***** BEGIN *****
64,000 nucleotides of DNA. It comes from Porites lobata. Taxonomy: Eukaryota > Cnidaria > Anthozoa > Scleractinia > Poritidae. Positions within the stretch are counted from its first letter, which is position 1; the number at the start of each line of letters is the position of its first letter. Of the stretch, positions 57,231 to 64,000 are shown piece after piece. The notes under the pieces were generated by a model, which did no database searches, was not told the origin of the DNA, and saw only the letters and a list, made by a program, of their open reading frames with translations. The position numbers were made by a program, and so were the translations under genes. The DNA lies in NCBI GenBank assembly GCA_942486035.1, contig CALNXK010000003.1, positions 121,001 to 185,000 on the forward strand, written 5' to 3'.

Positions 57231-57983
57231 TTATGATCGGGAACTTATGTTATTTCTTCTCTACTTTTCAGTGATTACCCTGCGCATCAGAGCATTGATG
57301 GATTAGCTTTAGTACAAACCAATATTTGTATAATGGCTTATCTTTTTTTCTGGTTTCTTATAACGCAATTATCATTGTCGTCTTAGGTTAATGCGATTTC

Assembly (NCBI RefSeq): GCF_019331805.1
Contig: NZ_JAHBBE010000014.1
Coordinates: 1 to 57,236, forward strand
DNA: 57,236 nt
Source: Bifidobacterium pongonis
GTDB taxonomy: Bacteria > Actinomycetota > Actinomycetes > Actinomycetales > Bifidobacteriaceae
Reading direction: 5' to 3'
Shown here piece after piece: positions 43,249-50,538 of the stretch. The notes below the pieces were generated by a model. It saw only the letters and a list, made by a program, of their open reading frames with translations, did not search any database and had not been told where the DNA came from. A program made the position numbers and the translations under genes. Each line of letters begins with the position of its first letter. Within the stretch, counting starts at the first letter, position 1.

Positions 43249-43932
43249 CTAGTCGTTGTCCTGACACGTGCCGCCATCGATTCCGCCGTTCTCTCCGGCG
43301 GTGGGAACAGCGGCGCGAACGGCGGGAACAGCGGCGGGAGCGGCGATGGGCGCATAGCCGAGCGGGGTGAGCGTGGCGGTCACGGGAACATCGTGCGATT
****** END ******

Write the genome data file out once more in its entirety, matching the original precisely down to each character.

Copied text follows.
64,000 nucleotides of DNA. It comes from Porites lobata. Taxonomy: Eukaryota > Cnidaria > Anthozoa > Scleractinia > Poritidae. Positions within the stretch are counted from its first letter, which is position 1; the number at the start of each line of letters is the position of its first letter. Of the stretch, positions 57,231 to 64,000 are shown piece after piece. The notes under the pieces were generated by a model, which did no database searches, was not told the origin of the DNA, and saw only the letters and a list, made by a program, of their open reading frames with translations. The position numbers were made by a program, and so were the translations under genes. The DNA lies in NCBI GenBank assembly GCA_942486035.1, contig CALNXK010000003.1, positions 121,001 to 185,000 on the forward strand, written 5' to 3'.

Positions 57231-57983
57231 TTATGATCGGGAACTTATGTTATTTCTTCTCTACTTTTCAGTGATTACCCTGCGCATCAGAGCATTGATG
57301 GATTAGCTTTAGTACAAACCAATATTTGTATAATGGCTTATCTTTTTTTCTGGTTTCTTATAACGCAATTATCATTGTCGTCTTAGGTTAATGCGATTTC

Assembly (NCBI RefSeq): GCF_019331805.1
Contig: NZ_JAHBBE010000014.1
Coordinates: 1 to 57,236, forward strand
DNA: 57,236 nt
Source: Bifidobacterium pongonis
GTDB taxonomy: Bacteria > Actinomycetota > Actinomycetes > Actinomycetales > Bifidobacteriaceae
Reading direction: 5' to 3'
Shown here piece after piece: positions 43,249-50,538 of the stretch. The notes below the pieces were generated by a model. It saw only the letters and a list, made by a program, of their open reading frames with translations, did not search any database and had not been told where the DNA came from. A program made the position numbers and the translations under genes. Each line of letters begins with the position of its first letter. Within the stretch, counting starts at the first letter, position 1.

Positions 43249-43932
43249 CTAGTCGTTGTCCTGACACGTGCCGCCATCGATTCCGCCGTTCTCTCCGGCG
43301 GTGGGAACAGCGGCGCGAACGGCGGGAACAGCGGCGGGAGCGGCGATGGGCGCATAGCCGAGCGGGGTGAGCGTGGCGGTCACGGGAACATCGTGCGATT